to local arts organizations in 16 counties in Missouri and Illinois.
In 2006, the Council distributed $1.5 million in grants with
a modest increase in 2007.
This year, the Council took on one of the most important endeavors
in its history—establishing a unique arts incubator in Grand
Center. The Centene Center for Arts and Education (CCAE) houses
14 arts organizations under one roof, creating an exceptional
synergy within the building, says Jim Weidman, president of
the Arts and Education Council.
Weidman notes, “After 44 years, the Arts and Education Council
has its first home—the Centene Center for Arts and Education.
“This project is a wonderful example of collaboration in its
creation and use by 14 arts organizations that share the building,
taking advantage of the office, rehearsal, storage, box office
and meeting space as well as sophisticated technology,” Weidman
“This facility allows the Council the opportunity to expand
on its mission of providing support and advocacy for the arts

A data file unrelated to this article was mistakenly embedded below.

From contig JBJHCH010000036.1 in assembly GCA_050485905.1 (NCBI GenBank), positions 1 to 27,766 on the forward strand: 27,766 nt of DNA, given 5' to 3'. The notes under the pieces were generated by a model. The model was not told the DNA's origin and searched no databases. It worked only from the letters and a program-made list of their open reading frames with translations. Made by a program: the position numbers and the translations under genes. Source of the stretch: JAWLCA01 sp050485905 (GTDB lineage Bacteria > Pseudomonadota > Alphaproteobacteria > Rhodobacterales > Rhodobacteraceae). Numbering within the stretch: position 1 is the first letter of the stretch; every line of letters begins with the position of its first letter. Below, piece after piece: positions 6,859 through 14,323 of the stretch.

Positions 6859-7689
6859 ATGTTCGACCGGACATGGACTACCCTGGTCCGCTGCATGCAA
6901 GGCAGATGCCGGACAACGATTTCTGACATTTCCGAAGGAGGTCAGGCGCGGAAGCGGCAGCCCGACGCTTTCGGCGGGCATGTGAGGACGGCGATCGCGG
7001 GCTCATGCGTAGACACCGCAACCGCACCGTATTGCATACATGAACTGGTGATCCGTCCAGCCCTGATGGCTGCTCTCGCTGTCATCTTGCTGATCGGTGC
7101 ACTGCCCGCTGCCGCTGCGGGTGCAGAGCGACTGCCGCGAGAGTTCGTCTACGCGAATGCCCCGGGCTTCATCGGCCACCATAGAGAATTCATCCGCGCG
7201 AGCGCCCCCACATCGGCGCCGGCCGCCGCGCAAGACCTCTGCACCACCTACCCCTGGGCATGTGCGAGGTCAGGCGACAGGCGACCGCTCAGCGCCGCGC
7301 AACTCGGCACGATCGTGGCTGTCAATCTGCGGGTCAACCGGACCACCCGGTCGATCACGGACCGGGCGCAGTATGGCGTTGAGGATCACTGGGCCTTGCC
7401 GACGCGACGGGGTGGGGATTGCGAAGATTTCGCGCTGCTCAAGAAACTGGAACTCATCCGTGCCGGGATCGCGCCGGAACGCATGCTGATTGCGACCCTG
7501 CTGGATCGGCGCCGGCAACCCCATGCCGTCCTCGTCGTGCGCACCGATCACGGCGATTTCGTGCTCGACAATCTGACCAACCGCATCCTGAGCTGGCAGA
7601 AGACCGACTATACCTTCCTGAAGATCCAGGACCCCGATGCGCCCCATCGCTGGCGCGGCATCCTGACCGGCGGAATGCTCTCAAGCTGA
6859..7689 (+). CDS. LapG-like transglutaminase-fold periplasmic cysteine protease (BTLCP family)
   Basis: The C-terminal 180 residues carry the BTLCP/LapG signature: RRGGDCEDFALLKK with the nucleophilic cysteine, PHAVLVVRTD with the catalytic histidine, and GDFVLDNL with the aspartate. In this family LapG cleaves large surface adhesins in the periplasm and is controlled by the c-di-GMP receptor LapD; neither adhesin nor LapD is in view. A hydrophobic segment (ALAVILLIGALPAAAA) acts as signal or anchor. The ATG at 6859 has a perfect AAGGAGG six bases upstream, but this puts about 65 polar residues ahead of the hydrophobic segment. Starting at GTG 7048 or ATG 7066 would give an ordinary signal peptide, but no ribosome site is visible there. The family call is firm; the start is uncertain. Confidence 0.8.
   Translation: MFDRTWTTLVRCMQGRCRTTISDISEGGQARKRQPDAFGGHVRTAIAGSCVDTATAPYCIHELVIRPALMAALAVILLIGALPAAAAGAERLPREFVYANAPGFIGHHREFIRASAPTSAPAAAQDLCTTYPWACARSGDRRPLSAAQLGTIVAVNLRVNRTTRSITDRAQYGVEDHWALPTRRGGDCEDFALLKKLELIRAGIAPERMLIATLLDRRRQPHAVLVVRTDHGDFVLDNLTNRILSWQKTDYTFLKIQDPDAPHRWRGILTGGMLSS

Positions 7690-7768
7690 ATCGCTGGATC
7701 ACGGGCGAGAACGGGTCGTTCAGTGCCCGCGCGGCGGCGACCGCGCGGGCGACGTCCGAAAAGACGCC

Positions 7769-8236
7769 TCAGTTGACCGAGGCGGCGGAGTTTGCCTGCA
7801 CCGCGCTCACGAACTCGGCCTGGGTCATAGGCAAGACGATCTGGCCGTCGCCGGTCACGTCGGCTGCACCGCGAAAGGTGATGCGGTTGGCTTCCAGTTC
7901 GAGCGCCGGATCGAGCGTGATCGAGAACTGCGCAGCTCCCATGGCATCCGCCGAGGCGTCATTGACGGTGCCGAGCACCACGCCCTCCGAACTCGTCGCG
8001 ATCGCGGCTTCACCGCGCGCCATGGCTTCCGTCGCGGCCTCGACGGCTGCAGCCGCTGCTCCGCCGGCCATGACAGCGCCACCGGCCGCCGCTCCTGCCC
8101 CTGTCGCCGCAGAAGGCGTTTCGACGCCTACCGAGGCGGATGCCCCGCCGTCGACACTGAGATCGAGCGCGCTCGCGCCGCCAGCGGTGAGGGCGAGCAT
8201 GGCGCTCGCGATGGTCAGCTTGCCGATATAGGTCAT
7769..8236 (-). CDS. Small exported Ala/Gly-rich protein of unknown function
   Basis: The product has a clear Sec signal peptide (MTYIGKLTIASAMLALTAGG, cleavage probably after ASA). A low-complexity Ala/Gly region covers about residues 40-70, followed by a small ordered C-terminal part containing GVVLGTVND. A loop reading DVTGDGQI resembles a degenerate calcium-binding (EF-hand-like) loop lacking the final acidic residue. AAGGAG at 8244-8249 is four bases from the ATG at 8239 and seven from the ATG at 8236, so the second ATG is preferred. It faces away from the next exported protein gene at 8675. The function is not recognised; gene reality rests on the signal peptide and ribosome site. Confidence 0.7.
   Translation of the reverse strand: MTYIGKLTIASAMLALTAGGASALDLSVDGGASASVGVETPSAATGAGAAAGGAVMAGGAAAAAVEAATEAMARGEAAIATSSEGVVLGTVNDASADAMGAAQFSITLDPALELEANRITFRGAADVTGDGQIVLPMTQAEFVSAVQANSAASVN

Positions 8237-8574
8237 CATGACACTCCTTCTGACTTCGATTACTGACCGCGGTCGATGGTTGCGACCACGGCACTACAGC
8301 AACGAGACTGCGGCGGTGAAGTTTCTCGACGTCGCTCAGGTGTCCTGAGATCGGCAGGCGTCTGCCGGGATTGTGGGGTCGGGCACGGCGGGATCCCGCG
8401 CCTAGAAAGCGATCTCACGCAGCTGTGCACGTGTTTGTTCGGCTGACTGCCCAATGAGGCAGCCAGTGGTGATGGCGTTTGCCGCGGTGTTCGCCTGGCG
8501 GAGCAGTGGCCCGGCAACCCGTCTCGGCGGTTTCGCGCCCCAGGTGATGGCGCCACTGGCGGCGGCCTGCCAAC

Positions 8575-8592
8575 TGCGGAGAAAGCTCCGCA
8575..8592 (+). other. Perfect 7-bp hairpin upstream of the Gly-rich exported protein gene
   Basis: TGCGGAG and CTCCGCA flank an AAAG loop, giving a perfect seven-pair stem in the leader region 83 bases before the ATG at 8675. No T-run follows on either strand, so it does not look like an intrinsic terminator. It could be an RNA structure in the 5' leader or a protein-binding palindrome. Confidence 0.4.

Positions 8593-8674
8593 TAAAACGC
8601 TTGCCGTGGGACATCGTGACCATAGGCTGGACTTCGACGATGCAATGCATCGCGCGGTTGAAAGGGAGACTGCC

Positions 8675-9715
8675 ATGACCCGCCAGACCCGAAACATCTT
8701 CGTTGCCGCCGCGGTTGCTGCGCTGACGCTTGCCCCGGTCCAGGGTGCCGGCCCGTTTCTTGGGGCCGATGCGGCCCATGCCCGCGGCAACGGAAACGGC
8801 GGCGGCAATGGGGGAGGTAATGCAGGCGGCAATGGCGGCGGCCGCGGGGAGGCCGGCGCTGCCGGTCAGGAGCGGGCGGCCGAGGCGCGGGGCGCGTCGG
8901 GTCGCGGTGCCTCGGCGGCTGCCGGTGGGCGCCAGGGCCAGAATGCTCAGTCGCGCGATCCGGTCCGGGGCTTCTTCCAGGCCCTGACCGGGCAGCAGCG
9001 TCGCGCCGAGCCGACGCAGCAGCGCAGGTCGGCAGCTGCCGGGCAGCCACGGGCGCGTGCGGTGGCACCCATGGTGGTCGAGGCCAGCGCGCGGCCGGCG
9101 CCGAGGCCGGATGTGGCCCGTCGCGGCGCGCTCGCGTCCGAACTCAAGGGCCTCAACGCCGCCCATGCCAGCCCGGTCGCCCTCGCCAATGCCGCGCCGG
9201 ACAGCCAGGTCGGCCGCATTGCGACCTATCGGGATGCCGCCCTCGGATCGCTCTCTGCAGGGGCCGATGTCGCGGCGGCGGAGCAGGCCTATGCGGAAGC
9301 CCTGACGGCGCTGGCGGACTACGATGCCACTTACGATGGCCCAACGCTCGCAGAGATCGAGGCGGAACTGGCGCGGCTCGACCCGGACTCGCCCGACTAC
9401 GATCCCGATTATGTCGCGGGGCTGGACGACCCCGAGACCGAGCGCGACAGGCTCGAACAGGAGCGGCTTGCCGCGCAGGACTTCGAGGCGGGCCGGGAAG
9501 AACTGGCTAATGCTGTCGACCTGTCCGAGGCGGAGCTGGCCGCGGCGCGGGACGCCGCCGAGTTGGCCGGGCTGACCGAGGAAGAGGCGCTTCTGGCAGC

in the St. Louis metropolitan area,” Weidman says. “The Centene
Center for Arts and Education is also unique in its mission
to facilitate the management of the arts. By having the opportunity
to share ideas and space, area arts organizations are revolutionizing
and revitalizing the business of the arts and art management.”
Weidman adds that the Center is getting national attention,
with other cities coming to visit and set up similar arts incubators
in their communities.
In addition to funding from RAC and the Arts and Education Council,
artists and arts organizations can get free legal and financial